Thursday, 28 July 2016

Amazing True Stories of African Animal Heroes

Gorilla silhouette, chimpanzee silhouette and elephant silhouette over a vector of Africaand a green background with leaves

Many an epic tale has been inspired by the animals of Africa: from the literal hundreds of folktales that span the continent to the Disney classic The Lion King. Africa is home to incredibly powerful animals - and sometimes these animals prove that they are capable of being truly inspiring, performing feats of kindness and bravery. Here are three true stories of animal heroics:

  1. How the Gorillas Outsmarted the Poachers

Two gorillas. A gorilla with a rope and a gorilla on a branch. Leafy background
In the Volcanoes National Park of Rwanda live the Kuyama Gorilla Clan, whose home had been plagued by poachers who had set traps for antelope from their tree branches. The traps were set up rather sinisterly: a noose would be tied from a branch, held in place on the ground with a rock or a stick and then hidden by dry leaves and branches.
One day, tragedy struck, and one of the younger members of the clan had been lost to one of these traps.
Two four year old gorillas, Rwema and Dukore, decided to take matters into their own hands. The duo ran toward a trap they’d spotted. Rwema hopped on the branch and broke it while Dukore dismantled the noose. It is said that they’ve since spread their knowledge to the other members of the clan, in hopes of not letting another one of their family fall victim to poachers.

  1. The Chimpanzee Alpha Adopts a Baby Boy

Two chimpanzees. Male chimpanzee sits, baby chimpanzee clings onto him.
In the Ivory Coast, in Ta├» Forest National Park, lived a lively little chimpanzee named Oscar. Up until the age of three, he had lived with his loving mother Isha, and he’d thought she’d be around to guide him until he was about ten years old. However, one day, Oscar’s mother was hurt during a territorial fight with a rival band of chimps. It’s said that after the fight, a leopard killed Isha during her weakened state - and Oscar never saw his mother again.
The alpha male, Freddy, was known for being as gruff and as intimidating as any other alpha male chimpanzee - after all, he’s not the alpha for nothing! After Oscar has grown thin from having nobody to care for him (all the other chimp moms had their hands full with their own  young) he decided that he was going to take Oscar in and raise him as if he was his own. And so he did, and Freddy and Oscar live in their forest as father and son.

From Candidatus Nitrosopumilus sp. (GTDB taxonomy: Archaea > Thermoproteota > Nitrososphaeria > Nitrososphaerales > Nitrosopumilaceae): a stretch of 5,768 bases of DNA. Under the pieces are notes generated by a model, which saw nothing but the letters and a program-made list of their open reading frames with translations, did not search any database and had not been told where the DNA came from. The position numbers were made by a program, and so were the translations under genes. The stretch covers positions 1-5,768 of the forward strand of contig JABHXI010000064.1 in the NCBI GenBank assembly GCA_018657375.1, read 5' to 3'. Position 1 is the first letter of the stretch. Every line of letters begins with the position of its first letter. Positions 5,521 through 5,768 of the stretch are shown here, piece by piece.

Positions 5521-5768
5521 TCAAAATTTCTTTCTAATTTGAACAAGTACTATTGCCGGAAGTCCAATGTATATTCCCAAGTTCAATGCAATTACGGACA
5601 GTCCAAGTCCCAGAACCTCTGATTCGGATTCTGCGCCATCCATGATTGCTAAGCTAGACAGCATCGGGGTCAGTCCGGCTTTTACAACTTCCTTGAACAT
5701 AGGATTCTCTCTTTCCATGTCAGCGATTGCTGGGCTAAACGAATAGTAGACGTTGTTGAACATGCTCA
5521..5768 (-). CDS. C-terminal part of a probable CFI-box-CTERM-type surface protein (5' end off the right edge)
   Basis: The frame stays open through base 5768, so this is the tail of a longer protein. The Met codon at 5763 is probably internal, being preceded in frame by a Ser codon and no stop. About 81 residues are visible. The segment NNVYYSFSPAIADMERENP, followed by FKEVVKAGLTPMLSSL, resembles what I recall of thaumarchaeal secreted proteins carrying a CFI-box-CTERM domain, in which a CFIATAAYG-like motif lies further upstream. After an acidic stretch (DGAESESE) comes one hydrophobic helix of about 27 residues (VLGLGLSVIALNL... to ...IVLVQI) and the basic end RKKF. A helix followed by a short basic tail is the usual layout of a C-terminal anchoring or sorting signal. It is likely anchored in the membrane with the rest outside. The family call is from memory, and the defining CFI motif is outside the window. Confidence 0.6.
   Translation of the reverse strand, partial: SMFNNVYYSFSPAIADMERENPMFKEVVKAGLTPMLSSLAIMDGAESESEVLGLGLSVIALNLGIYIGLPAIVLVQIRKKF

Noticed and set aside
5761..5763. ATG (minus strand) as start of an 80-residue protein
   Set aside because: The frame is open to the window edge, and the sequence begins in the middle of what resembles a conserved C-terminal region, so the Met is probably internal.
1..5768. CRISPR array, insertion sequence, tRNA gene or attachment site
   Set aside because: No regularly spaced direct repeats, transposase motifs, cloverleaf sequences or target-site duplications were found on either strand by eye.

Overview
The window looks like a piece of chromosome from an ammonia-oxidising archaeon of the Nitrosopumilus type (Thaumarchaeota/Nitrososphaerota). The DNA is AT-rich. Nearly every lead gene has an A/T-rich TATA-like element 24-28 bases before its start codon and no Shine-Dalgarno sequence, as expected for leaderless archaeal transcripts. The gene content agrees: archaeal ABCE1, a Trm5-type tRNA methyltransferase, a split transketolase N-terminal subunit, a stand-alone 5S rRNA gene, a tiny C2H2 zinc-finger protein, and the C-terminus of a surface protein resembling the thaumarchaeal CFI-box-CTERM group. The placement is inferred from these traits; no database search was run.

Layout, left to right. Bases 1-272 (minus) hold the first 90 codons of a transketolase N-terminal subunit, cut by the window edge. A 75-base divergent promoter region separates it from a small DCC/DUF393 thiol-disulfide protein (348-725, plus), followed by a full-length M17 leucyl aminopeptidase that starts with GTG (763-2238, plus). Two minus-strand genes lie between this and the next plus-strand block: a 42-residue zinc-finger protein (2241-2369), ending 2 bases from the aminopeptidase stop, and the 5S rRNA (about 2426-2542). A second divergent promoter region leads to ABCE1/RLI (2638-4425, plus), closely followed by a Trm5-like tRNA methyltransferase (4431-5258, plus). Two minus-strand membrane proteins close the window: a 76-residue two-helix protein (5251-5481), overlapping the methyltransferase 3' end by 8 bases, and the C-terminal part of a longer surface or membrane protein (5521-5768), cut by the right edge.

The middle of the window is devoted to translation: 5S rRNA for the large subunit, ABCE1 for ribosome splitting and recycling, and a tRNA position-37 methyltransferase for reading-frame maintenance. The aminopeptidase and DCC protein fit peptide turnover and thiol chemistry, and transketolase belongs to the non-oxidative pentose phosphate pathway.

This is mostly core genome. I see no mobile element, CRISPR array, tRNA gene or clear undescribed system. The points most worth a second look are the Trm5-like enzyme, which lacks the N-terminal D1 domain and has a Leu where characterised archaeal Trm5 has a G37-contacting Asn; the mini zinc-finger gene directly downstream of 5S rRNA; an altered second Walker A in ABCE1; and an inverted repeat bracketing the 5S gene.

1. The Elephant Calf’s Distress: How It Was Saved By Its Family

Two panels. One elephant with trunk up. Baby elephant is in river. Other elephants gather.

One day, in Kenya, a herd of elephants were crossing the Ewaso Nyiro river. Elephants have always had a very strong sense of family and this particular herd was no different. On this particular day, the river was particularly rough. The older, stronger elephants were able to withstand the strong pull of the river current and could safely make it to the other side. There was a little elephant calf in the herd - so small that he could not fight the river and was swept up! Luckily, an older elephant hurried to his aid and used her girth to block the calf from being swept further. The baby’s mom heard his cry from the river bank, and rushed over to help her child. Together, the elephants got the little calf out safely and carried on with their day - solidifying the elephant’s renown for being protective and loving of their families. 


Sources:
Images are re-imaginings composed by Jessica at Epic.

Thursday, 14 July 2016

7 Empowering Webcomics About People with Disabilities


Webcomics are one part of the internet that we think needs a lot more love. They’re created by hardworking, passionate artists and writers who, more often than not, are drawing and plotting for the love of it. It’s helped many people express their visions freely, and they often do it for little to no pay.


There is an absolutely vast sea of webcomics out there, covering every genre and topic one can think of. Because we think that disability needs more positive representation, we’ve scoured the corners of the net for webcomics that not only portray people with disability well, but centres on those people respectfully: acknowledging their agency, their ambition and that they have personalities beyond being someone else’s inspiration.